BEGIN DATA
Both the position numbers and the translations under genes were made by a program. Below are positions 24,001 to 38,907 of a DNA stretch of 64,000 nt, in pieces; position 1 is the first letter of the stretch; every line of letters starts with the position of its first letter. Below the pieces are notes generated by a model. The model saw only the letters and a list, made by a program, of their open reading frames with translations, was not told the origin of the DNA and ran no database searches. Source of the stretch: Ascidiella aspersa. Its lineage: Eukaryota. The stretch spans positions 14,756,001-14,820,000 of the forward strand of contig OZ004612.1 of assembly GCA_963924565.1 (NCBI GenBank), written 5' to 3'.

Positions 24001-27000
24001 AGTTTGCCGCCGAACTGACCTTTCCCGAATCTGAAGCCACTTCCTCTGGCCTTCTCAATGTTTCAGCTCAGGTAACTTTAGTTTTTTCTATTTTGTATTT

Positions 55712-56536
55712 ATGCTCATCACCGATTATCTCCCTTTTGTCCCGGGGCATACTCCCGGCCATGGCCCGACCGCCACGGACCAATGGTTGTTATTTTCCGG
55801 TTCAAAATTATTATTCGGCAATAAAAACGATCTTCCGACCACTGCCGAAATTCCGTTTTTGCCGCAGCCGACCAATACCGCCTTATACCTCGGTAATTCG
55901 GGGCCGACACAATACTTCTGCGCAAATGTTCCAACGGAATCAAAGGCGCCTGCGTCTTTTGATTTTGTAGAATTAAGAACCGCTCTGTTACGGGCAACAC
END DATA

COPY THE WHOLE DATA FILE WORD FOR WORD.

Both the position numbers and the translations under genes were made by a program. Below are positions 24,001 to 38,907 of a DNA stretch of 64,000 nt, in pieces; position 1 is the first letter of the stretch; every line of letters starts with the position of its first letter. Below the pieces are notes generated by a model. The model saw only the letters and a list, made by a program, of their open reading frames with translations, was not told the origin of the DNA and ran no database searches. Source of the stretch: Ascidiella aspersa. Its lineage: Eukaryota. The stretch spans positions 14,756,001-14,820,000 of the forward strand of contig OZ004612.1 of assembly GCA_963924565.1 (NCBI GenBank), written 5' to 3'.

Positions 24001-27000
24001 AGTTTGCCGCCGAACTGACCTTTCCCGAATCTGAAGCCACTTCCTCTGGCCTTCTCAATGTTTCAGCTCAGGTAACTTTAGTTTTTTCTATTTTGTATTT

Positions 55712-56536
55712 ATGCTCATCACCGATTATCTCCCTTTTGTCCCGGGGCATACTCCCGGCCATGGCCCGACCGCCACGGACCAATGGTTGTTATTTTCCGG
55801 TTCAAAATTATTATTCGGCAATAAAAACGATCTTCCGACCACTGCCGAAATTCCGTTTTTGCCGCAGCCGACCAATACCGCCTTATACCTCGGTAATTCG
55901 GGGCCGACACAATACTTCTGCGCAAATGTTCCAACGGAATCAAAGGCGCCTGCGTCTTTTGATTTTGTAGAATTAAGAACCGCTCTGTTACGGGCAACAC